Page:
Gambling Disorders 360°

Exploring the latest news, issues and research relating to gambling disorders and responsible gaming

Issues & Insights

New Research on Minorities and Gambling

by: Declan T. Barry, Ph.D., Assistant Professor of Psychiatry Department of Psychiatry, Yale University School of Medicine | Feb 1, 2011

Gambling and gambling related problems are common among all racial and ethnic groups in the United States, but there is new evidence that African Americans are more likely to experience gambling-related problems than white Americans. Differences in problem and pathological Gambling (PPG) among people of different races are not well understood. A better understanding of gambling behaviors, gambling problem severity and other psychiatric disorders associated with PPG in minority populations could benefit gambling prevention and treatment programs. For this reason we have devoted the February edition of Issues & Insights to new research on the differences in gambling behavior and PPG between black and white Americans.

A recently published study by Dr. Declan Barry and colleagues (Barry, Stefanovics, Desai, & Potenza, 2011) analyzed data from The National Epidemiologic Survey on Alcohol and Related Conditions (NESARC), the largest prevalence study of psychiatric disorders in the United States (Petry, Stinson, & Grant, 2005). Dr. Barry and co-authors compared black and white respondents on measures of gambling behavior, PPG, mental health, and the co-occurrence of mental disorders and gambling. In the following interview, Dr. Barry clarifies and expands on the findings in his recent paper. 

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NCRG Awarded $380,466 in Research Grants in 2010

by: Christine Reilly | Jan 1, 2011

The National Center for Responsible Gaming (NCRG) recently announced it awarded $380,466 in project grants in 2010 for five new research projects on topics ranging from a laboratory simulation of Internet gambling to an intervention for college students at risk for developing gambling problems. The recipients of these grants are investigators based at the University of Florida, Duke University, Southern Illinois University, the University of Missouri and the University of Minnesota.

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New Trends in Research: Motivational Interviewing for Gambling Addiction

by: Christine Reilly | Dec 1, 2010

Recovering from addiction is all about changing one’s behavior. Anyone who has tried to diet, quit smoking or get off the couch and exercise knows that changing behavior can be very challenging. It is especially true for individuals struggling with an addictive disorder. To assist people with changing their abuse of alcohol and drugs, specialists in addiction have developed motivational interviewing (MI), a widely disseminated clinical approach that uses a directive, client-centered counseling style for eliciting behavior change by helping clients to explore and resolve ambivalence about changing the addictive behavior (Miller & Rose, 2009). The development and testing of the original concept was led by William R. Miller, Ph.D., Emeritus Distinguished Professor of Psychology and Psychiatry at the University of Mexico.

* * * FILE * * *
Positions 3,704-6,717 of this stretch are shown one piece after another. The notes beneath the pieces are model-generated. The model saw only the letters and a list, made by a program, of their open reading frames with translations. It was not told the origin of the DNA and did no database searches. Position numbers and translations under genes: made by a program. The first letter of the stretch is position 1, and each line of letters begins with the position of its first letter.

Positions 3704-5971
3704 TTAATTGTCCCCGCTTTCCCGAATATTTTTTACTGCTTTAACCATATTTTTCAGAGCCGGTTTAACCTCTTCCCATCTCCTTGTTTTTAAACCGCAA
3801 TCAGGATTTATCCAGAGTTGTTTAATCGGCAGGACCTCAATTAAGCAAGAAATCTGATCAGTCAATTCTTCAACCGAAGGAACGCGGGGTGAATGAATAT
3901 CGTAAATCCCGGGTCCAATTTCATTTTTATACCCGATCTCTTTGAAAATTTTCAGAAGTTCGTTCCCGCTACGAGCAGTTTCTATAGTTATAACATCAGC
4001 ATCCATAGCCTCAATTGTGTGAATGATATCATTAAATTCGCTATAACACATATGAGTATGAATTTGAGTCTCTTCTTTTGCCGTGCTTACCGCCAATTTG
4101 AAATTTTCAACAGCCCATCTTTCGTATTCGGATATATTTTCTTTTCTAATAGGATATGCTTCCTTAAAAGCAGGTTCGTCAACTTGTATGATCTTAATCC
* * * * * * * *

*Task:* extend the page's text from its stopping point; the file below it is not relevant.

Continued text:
Research has shown successful outcomes when MI is employed by alcohol and drug counselors. But what about disordered gambling? This month’s Issues & Insightswill focus on the origins of motivational interviewing, its principles and how David Hodgins, Ph.D., professor of psychology at the University of Calgary in Canada, is testing this approach with disordered gamblers.

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Institute Announces Posters Selected for the 2010 NCRG Conference

by: Christine Reilly | Sep 30, 2010

Research on genetics, Texas Hold’em, decision-making, college gambling and using videogames in the treatment of gambling disorders are just a few of the intriguing topics of this year’s posters that will be presented at the 2010 NCRG Conference on Gambling and Addiction.

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The Internet Gambling Debate: Is Research the Missing Ingredient?

by: Christine Reilly | Sep 18, 2010

The “Room for Debate” section of The New York Times recently posed the question,“Should Internet gambling be legalized?” Several respondents identified an increase in gambling addiction as the probable outcome if Congress lifts the current ban on online gambling in the United States (“Should Internet Gambling,” 2010; Chan, 2010). The belief that the easy access and social isolation of Internet gambling make it an especially risky behavior has become conventional wisdom. However, the question remains: are these concerns based on speculation or scientific research? Missing from The New York Times debate were the perspectives of scientists currently investigating the behaviors of Internet gamblers. A recent article in Addiction Research and Theory by Howard J. Shaffer and colleagues, “Toward a Paradigm Shift in Internet Gambling Research,” offers a comprehensive look at the research conducted to date, including summaries of their own investigations of the gambling patterns of customers of bwin, one of Europe’s largest online gambling companies (Shaffer et al., 2010).